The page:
According to ancient Chinese tradition, eight is an auspicious number. In dynastic China, ten was a number reserved for the Celestial Heaven whereas nine was restricted for usage by the emperor. This is evident even in the architecture of the Forbidden City, as the emperor and empress’ buildings are adorned with nine mythical and animal statues. Though the statues could be bestowed upon civilians (with degrees from one to eight), contingent upon one’s rank and noble actions. Today, phone numbers, license plates, and addresses with multiple digits of eight are considered the best. Weddings are frequently scheduled on days with numerous repetitions of the number eight, such as the eighth day of the eighth lunar month.

These are eight terms related to tea that are essential to learn to enjoy tea at one’s leisure while visiting a tea house in China.

品茶 pǐn chá – to sip or drink tea

Chinese characters are composed of radicals which may be phonetic or ideographic in nature. The first character contains three box radicals 品 which mean “mouth.” Many tea shop owners will enthusiastically describe why pǐn contains three boxes—ahem, mouths—since to sip tea is to taste with your three mouths: First, we observe the dry leaves with our eyes; second, we inhale the aroma of the steeped leaves with our nostrils; finally, may we employ our third mouth to savor the taste of the liquor itself.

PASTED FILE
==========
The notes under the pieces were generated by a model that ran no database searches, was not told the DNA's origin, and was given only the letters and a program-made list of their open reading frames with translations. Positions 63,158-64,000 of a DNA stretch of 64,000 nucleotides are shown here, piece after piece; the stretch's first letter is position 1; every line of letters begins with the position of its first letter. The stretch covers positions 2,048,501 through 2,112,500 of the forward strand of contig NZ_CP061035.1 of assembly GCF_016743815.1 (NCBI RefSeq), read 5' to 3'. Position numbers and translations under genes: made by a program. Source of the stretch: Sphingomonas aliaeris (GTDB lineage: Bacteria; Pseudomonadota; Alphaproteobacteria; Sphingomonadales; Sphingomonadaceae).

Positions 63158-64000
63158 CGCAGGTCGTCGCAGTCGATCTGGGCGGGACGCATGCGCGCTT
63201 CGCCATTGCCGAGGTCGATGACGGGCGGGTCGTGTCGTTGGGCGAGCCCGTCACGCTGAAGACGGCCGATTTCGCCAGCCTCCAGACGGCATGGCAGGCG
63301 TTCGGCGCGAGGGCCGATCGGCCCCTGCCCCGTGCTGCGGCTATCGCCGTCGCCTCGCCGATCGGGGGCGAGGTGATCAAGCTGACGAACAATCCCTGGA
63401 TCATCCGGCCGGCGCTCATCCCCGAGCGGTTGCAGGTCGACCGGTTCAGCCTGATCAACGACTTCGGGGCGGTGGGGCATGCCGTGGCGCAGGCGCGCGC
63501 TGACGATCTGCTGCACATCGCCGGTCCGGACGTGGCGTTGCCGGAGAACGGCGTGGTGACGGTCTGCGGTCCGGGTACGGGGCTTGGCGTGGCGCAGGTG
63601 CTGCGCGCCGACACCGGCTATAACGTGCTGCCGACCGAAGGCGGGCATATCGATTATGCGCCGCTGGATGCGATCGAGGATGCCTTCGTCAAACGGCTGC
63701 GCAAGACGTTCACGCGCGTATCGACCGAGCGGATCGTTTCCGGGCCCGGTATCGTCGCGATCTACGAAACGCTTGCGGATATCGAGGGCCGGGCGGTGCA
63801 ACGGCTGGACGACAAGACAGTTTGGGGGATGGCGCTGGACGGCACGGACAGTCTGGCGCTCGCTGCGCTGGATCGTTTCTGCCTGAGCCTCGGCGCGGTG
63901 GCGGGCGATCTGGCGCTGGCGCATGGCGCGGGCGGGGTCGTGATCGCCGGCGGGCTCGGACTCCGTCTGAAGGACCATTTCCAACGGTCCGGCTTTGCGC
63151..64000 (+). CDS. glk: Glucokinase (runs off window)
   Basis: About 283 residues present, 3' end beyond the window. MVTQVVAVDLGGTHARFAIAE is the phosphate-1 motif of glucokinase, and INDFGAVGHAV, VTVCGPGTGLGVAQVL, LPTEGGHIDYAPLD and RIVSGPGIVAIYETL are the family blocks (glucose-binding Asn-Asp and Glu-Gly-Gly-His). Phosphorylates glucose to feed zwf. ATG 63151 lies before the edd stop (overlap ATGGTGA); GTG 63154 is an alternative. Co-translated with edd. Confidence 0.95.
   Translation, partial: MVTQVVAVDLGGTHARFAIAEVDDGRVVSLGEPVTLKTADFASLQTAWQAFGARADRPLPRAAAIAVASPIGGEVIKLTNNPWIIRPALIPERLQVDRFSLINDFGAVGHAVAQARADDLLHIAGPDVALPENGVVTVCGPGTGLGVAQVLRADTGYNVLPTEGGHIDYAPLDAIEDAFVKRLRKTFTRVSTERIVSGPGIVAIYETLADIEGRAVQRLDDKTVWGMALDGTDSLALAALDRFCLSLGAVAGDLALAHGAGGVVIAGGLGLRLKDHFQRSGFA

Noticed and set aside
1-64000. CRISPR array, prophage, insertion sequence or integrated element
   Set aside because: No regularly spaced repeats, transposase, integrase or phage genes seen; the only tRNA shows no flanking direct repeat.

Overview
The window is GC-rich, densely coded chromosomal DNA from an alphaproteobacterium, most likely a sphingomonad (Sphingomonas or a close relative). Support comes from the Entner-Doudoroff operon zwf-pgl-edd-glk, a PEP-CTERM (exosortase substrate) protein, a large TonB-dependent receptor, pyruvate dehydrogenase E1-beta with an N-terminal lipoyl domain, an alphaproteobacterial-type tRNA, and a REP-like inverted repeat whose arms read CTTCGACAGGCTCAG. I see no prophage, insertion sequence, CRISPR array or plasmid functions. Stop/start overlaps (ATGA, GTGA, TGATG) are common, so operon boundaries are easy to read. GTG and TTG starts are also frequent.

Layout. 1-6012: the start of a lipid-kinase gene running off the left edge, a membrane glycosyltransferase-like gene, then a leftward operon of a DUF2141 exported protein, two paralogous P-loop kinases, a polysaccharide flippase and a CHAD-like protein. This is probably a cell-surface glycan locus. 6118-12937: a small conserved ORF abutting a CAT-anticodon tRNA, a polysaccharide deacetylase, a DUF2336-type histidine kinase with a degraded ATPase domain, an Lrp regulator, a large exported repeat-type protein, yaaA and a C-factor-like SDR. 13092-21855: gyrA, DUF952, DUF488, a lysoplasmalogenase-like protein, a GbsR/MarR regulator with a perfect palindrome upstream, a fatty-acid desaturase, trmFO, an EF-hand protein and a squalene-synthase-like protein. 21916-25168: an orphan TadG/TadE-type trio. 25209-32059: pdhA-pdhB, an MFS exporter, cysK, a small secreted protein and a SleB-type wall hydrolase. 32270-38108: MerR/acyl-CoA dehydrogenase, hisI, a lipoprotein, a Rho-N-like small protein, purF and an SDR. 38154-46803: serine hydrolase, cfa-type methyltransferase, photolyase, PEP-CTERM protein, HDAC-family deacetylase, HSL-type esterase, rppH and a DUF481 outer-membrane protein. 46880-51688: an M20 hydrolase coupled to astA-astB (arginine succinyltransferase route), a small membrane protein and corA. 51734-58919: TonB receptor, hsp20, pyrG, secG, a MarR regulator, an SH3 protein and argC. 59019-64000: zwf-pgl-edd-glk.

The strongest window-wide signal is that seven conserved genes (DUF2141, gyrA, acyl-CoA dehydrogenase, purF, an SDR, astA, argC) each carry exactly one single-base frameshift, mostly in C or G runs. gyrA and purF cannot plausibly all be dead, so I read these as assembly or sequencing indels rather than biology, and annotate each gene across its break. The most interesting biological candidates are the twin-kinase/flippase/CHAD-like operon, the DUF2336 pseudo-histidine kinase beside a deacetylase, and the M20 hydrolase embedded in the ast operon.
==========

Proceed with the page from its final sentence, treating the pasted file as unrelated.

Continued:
茶杯 chábēi – tea cup

If you order a cup of tea at a tea house, don’t expect to be greeted with a super-sized cup. Instead, be pleasantly surprised when a cup a quarter of the size of your palm is presented. Chinese culture is largely communal – whether that’s sitting around a lazy susan and an acquaintance expresses their friendship by using their chopsticks to place a morsel of food into your rice bowl or how dozens of strangers will gather in public parks to dance at night, community is valued over individuality. By having a tiny teacup, you are an essential part of an environment in which your cup is constantly refilled by your host. Instead of stopping to smell the roses, you are now stopping to admire the tiny teacup.

A clear glass gaiwan with tea inside

盖碗 gàiwǎn – lidded bowl

A gaiwan is a lidded bowl which will infuse tea. In previous centuries, tea would be drunk directly from the gaiwan: A patron would hold the saucer in one hand and use the lid to brush back the tea leaves. This is a rather uncommon sight today in tea houses, where the gaiwan is more often used within the tea ceremony as an infuser. Hot water is inserted into the gaiwan, strained into a filter, and then poured into a pitcher. The three aspects of the gaiwan (the lid, the bowl, and the saucer) are often compared to represent the harmony of humanity: The lid represents the skies or heaven, the bowl serves the people, and the saucer is the grounding earth.

公道杯 gōngdào bēi – fairness pitcher